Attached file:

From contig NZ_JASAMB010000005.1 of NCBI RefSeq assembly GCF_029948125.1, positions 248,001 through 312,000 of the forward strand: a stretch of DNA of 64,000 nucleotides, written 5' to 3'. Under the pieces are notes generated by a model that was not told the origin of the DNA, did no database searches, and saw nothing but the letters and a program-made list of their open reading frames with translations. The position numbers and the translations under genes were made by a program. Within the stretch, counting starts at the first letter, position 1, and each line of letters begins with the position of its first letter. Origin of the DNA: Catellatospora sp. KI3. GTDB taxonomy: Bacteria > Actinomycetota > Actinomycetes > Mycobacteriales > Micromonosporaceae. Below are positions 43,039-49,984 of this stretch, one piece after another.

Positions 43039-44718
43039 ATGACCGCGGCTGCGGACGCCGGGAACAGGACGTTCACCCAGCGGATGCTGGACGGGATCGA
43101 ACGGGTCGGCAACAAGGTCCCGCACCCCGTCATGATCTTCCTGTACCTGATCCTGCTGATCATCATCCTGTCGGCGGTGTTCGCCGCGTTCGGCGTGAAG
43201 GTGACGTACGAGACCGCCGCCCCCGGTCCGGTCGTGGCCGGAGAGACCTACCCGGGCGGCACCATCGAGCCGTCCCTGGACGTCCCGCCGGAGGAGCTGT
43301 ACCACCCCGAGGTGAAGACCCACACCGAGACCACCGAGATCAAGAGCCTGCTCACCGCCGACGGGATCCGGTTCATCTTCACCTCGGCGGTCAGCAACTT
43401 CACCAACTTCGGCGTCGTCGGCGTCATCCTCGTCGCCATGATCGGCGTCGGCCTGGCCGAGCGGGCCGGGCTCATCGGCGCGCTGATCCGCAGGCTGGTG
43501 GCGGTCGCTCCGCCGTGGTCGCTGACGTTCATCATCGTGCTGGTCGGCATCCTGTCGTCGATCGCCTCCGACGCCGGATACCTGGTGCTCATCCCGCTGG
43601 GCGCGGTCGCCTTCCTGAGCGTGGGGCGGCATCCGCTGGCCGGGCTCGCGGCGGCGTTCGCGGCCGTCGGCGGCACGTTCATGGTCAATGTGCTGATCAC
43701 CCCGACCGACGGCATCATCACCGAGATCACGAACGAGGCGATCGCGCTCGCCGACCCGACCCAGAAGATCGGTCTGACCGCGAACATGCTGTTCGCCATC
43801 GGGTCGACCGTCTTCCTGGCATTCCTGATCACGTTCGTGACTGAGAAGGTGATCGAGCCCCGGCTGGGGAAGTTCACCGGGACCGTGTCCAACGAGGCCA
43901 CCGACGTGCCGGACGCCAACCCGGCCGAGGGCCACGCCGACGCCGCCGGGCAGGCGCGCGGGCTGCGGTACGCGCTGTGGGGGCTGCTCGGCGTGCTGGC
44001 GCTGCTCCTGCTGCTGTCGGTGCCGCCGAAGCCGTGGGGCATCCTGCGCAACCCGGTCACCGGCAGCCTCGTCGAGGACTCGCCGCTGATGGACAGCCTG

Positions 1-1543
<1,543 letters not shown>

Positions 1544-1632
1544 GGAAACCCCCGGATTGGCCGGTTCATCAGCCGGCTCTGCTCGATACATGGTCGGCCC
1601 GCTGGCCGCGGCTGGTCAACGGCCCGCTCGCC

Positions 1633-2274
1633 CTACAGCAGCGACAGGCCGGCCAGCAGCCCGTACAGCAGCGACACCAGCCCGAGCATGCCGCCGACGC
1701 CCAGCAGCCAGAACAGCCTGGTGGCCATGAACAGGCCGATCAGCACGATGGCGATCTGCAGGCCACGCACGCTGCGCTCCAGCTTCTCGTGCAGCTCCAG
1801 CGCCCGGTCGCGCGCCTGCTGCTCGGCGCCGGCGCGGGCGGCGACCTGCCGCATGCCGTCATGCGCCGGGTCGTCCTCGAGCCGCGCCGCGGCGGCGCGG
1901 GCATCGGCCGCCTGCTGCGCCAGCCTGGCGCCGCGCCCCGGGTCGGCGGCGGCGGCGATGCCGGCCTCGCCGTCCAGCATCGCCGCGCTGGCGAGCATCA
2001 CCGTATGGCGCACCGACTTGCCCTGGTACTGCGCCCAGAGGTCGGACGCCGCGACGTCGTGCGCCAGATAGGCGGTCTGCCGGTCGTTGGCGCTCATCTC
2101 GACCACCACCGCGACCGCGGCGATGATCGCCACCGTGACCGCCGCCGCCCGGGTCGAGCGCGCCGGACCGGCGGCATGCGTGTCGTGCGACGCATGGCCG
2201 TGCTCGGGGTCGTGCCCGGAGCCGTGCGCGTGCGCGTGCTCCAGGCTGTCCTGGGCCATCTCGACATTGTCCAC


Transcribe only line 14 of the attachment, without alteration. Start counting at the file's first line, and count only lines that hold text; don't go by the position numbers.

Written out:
Positions 1-1543